Why cognitive systems?
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When Watson defeated Brad Rutter and Ken Jennings in the Jeopardy! Challenge of February 2011, it was clear that a new kind of computing system was emerging – one that could learn, reason, and understand natural language.
The systems of today have delivered tremendous business and societal benefits by automating tabulation and harnessing computational processing and programming to deliver enterprise and personal productivity. The machines of tomorrow – cognitive systems -- will forever change the way people interact with computing systems to help people extend their expertise across any domain of knowledge and make complex decisions involving extraordinary volumes of fast moving Big Data.
In health care, Watson and Watson-like technologies are now assisting doctors at Memorial Sloan Kettering in diagnosing patients by providing a variety of possible causes for a set of symptoms. Watson can help doctors narrow down the options and pick the best treatments for their patients. The doctor still does most of the thinking. Watson is there to make sense of the data and help make the process faster and more accurate. For city leaders, these new systems can help them prepare for major storms to predict electrical outages, plan evacuations and prepare emergency management equipment and personnel to respond in the areas that will need it most.
That is the promise of cognitive systems--a category of technologies that uses natural language processing and machine learning to enable people and machines to interact more naturally to extend and magnify human expertise and cognition. These systems will learn and interact to provide expert assistance to scientists, engineers, lawyers, and other professionals in a fraction of the time it now takes.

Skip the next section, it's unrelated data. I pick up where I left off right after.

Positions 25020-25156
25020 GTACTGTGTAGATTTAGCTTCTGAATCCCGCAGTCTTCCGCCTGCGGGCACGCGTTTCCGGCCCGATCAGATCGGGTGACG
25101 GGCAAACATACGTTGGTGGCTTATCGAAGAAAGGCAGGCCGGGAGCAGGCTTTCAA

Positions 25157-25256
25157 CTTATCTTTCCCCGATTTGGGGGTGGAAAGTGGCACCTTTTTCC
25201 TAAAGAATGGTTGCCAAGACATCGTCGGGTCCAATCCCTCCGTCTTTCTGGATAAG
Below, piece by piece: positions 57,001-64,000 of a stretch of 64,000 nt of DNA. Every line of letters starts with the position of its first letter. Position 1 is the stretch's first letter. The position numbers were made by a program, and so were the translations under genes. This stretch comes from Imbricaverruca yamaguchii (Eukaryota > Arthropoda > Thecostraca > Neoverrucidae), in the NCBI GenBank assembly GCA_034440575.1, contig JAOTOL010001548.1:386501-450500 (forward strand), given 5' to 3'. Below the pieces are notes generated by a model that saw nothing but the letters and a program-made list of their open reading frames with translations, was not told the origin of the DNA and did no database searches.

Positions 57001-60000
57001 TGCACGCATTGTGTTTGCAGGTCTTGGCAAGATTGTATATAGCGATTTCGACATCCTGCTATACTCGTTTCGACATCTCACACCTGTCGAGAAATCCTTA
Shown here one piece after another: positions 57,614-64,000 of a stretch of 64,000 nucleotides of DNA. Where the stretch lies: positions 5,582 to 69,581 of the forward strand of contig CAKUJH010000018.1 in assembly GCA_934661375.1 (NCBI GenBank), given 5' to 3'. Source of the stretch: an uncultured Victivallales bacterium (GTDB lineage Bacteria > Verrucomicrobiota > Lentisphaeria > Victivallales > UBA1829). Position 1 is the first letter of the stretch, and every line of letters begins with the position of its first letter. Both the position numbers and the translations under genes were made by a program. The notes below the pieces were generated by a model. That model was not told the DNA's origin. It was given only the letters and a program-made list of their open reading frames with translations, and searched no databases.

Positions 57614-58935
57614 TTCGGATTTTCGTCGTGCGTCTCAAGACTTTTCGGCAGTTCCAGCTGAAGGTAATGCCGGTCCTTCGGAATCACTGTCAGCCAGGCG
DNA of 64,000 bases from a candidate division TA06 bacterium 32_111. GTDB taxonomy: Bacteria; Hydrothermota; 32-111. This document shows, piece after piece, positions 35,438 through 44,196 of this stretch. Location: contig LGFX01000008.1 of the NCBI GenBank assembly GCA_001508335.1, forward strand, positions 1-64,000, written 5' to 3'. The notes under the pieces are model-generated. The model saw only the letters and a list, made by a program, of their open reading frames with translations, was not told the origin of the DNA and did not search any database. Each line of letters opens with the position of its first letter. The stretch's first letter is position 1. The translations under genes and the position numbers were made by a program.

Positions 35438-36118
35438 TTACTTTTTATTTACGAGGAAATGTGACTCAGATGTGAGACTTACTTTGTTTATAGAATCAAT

Far from replacing our thinking, cognitive systems will extend our cognition and free us to think more creatively. In so doing, they will speed innovations and ultimately help build a Smarter Planet.
The era of cognitive systems
Cognitive Systems Colloquium
IBM hosted the Cognitive Systems Colloquium at the T.J. Watson Research Center in Yorktown Heights, N.Y., on Oct. 2, 2013. The all-day event brought together leaders in science, technology and psychology to discuss the coming era of cognitive computing and to craft a shared agenda among industry, academia and government. The event included presenters such as Nobel Prize laureate Daniel Kahneman, A.I pioneer Danny Hillis, Irving Wladawsky-Berger, Visiting Professor, MIT and Imperial College, and others.
The era of cognitive computing: Calling for a shared research agenda
“ Cognitive systems will require innovation breakthroughs at every layer of information technology, starting with nanotechnology and progressing through computing systems design, information management, programming and machine learning, and, finally, the interfaces between machines and humans. Advances on this scale will require remarkable efforts and collaboration, calling forth the best minds—and the combined resources–of academia, government and industry. ”
Zachary Lemnios, Vice President, Strategy, IBM Research
MIT's Thomas Malone on collective intelligence
“ The combination of people and computers will be able to think in a way that neither people nor computers have ever done before. I think that’s the really exciting potential and opportunity for us ahead. ”
Thomas Malone, Director, MIT Center for Collective Intelligence